|Author:||Brian Neal <firstname.lastname@example.org>|
|Date:||July 23, 2013|
|License:||MIT License (see LICENSE.txt)|
The M-209 is a mechanical cipher machine used by the US military during World War II and up to the Korean War. The M-209 is also known as the CSP-1500 by the US Navy. The M-209 is an example of a Hagelin device, a family of mechanical cipher machines created by Swedish inventor Boris Hagelin, where it is known as the C-38.
m209 is a complete M-209 simulation library and command-line application written in Python 3. m209 is historically accurate, meaning that it can exchange messages with an actual M-209 cipher machine.
It is hoped that this library will be useful to M-209 enthusiasts, historians, and students interested in cryptography.
m209 strives to be Pythonic, easy to use, and comes with both unit tests and documentation. m209 is a library for building applications for encrypting and decrypting M-209 messages. m209 also ships with a simple command-line application that can encrypt & decrypt messages for scripting and experimentation.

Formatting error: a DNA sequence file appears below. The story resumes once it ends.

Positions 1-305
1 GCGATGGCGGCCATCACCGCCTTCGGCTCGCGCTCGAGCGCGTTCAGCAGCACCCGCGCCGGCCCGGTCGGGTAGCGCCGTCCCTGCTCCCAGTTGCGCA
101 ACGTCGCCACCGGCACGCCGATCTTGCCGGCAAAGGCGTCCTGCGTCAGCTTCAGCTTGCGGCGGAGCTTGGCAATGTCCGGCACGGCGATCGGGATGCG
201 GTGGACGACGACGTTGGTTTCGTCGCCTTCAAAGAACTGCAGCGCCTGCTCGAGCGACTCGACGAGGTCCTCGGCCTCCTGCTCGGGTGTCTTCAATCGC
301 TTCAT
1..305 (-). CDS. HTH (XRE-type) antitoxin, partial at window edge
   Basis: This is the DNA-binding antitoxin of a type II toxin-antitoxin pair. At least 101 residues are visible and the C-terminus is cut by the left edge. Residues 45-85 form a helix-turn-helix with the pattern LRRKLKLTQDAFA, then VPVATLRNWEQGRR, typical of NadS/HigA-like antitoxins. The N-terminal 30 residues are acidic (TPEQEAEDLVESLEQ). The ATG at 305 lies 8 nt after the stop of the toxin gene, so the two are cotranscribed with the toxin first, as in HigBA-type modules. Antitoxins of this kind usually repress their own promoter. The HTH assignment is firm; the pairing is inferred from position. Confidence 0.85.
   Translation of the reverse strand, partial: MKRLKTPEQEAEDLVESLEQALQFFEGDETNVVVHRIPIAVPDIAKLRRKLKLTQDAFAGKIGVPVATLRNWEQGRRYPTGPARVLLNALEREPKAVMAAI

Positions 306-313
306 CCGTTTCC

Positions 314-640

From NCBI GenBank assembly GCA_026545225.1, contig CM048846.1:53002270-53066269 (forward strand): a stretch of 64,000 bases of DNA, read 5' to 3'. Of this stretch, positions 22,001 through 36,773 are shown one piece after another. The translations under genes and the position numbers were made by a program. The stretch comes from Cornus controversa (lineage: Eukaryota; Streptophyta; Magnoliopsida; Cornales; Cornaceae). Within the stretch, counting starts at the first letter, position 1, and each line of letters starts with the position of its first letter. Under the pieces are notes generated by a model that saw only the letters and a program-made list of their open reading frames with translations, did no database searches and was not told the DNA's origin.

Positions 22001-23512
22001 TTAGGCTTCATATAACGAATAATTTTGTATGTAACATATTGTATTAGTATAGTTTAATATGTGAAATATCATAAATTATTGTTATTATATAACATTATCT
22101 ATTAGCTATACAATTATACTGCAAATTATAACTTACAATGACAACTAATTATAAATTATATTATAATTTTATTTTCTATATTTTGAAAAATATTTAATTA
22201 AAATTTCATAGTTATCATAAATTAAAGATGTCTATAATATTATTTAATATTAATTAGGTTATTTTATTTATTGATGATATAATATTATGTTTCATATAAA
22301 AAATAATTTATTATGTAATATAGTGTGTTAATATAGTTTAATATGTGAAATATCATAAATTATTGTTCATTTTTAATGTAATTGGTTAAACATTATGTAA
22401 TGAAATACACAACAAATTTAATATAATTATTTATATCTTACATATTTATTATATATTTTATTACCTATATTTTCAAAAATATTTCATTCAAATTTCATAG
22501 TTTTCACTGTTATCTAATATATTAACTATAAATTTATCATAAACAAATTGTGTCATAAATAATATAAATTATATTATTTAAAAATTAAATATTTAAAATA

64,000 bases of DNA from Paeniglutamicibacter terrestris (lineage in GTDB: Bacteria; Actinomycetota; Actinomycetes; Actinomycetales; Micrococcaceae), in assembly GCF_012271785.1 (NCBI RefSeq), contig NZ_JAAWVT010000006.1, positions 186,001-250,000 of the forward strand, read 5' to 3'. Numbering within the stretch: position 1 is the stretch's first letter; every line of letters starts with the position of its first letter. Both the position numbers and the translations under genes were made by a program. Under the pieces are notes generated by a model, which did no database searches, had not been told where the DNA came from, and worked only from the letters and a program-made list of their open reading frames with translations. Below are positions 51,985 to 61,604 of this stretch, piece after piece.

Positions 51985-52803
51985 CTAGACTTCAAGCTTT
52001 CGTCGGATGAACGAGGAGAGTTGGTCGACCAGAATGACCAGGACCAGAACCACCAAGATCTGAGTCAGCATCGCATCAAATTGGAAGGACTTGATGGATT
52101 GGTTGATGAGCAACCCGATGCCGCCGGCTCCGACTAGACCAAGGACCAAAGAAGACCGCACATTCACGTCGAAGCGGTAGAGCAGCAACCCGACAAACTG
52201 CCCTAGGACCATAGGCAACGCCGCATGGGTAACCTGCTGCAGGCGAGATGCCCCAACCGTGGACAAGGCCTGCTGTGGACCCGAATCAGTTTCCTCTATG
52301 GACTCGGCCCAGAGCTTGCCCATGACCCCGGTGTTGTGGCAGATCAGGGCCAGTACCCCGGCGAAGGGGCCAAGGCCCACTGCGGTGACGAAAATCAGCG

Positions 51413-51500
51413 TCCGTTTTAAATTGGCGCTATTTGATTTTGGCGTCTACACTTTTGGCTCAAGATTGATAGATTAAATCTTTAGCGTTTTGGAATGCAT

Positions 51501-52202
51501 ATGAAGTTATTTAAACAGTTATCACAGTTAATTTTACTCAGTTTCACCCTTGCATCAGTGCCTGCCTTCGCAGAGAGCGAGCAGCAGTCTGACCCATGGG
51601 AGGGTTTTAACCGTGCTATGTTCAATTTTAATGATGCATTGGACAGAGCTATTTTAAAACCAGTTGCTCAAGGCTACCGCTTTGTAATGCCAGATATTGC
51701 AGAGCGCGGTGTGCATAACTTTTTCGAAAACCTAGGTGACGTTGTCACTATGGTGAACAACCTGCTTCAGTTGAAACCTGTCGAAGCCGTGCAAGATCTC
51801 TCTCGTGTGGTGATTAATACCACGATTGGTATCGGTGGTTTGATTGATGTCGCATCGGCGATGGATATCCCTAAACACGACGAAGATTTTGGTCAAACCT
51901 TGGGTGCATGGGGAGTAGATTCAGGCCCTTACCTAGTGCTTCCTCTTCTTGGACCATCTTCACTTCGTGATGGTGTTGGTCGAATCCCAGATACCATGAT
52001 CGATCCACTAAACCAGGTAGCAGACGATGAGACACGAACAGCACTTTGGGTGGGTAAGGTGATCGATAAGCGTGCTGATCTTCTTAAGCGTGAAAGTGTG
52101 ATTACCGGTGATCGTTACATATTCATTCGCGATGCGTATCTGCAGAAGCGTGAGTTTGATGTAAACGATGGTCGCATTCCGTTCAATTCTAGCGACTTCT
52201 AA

m209 is written in Python 3, specifically Python 3.3. At this time it will not run on Python 2.x.
m209 has no other requirements or dependencies.
m209 is available on the Python Package Index (PyPI).
You can install it using pip:
$ pip install m209 # install $ pip install --upgrade m209 # upgrade
$ hg clone https://bitbucket.org/bgneal/m209
If you did not use pip (you downloaded or cloned the code yourself), you can install with:
$ cd where-you-extracted-m209 $ python setup.py install
To run the unit tests:
$ cd where-you-extracted-m209 $ python -m unittest discover -b
All of the resources listed below were useful to me in the creation of the m209 library. In particular, I want to thank Mark J. Blair for his detailed explanations of the M-209’s operation and procedures. The official training film was also highly instructive.